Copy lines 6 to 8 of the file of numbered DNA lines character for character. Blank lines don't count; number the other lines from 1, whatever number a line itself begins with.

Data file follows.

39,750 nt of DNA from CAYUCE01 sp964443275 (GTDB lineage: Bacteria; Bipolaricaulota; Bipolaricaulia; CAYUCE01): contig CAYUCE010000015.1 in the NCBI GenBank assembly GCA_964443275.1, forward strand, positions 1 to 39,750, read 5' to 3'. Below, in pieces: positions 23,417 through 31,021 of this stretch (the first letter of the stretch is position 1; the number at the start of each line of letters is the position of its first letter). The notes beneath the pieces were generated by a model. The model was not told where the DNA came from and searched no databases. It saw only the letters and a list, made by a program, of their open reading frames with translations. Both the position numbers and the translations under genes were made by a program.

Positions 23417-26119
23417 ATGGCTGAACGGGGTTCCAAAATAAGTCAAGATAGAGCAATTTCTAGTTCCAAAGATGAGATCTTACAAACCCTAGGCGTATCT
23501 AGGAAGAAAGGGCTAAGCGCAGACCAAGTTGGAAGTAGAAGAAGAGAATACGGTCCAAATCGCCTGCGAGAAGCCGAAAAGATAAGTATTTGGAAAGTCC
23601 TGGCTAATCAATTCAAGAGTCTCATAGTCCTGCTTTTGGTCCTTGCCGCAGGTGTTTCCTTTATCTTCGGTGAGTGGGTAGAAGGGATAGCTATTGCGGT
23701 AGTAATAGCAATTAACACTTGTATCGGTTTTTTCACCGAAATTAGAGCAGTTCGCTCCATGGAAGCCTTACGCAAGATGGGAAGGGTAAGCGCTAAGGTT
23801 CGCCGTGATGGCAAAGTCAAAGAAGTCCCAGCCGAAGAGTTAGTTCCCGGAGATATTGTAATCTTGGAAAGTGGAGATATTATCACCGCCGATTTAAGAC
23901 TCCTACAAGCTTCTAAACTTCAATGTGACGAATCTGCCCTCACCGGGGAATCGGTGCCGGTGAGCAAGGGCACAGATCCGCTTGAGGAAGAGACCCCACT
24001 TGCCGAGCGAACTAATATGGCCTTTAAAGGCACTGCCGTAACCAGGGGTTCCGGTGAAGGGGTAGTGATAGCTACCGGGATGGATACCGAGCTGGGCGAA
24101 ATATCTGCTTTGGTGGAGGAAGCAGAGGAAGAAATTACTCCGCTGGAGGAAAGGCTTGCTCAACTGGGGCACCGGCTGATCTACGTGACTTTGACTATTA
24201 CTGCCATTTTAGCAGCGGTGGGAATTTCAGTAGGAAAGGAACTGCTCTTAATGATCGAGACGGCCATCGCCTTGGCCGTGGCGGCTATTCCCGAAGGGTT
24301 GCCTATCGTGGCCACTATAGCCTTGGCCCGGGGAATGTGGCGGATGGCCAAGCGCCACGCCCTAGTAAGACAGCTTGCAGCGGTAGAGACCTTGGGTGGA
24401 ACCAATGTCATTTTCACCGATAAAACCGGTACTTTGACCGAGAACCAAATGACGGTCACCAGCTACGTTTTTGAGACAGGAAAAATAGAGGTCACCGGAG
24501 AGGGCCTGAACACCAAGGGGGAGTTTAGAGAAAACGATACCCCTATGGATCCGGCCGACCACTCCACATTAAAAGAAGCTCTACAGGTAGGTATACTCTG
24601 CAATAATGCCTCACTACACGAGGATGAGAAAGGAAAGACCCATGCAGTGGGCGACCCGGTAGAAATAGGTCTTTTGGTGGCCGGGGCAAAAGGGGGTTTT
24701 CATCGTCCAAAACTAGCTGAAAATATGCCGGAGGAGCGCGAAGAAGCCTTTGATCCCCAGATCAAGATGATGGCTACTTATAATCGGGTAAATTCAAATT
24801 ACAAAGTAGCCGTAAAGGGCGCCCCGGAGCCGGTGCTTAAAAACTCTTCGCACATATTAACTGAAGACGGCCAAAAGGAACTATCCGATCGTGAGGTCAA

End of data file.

23701 AGTAATAGCAATTAACACTTGTATCGGTTTTTTCACCGAAATTAGAGCAGTTCGCTCCATGGAAGCCTTACGCAAGATGGGAAGGGTAAGCGCTAAGGTT
23801 CGCCGTGATGGCAAAGTCAAAGAAGTCCCAGCCGAAGAGTTAGTTCCCGGAGATATTGTAATCTTGGAAAGTGGAGATATTATCACCGCCGATTTAAGAC
23901 TCCTACAAGCTTCTAAACTTCAATGTGACGAATCTGCCCTCACCGGGGAATCGGTGCCGGTGAGCAAGGGCACAGATCCGCTTGAGGAAGAGACCCCACT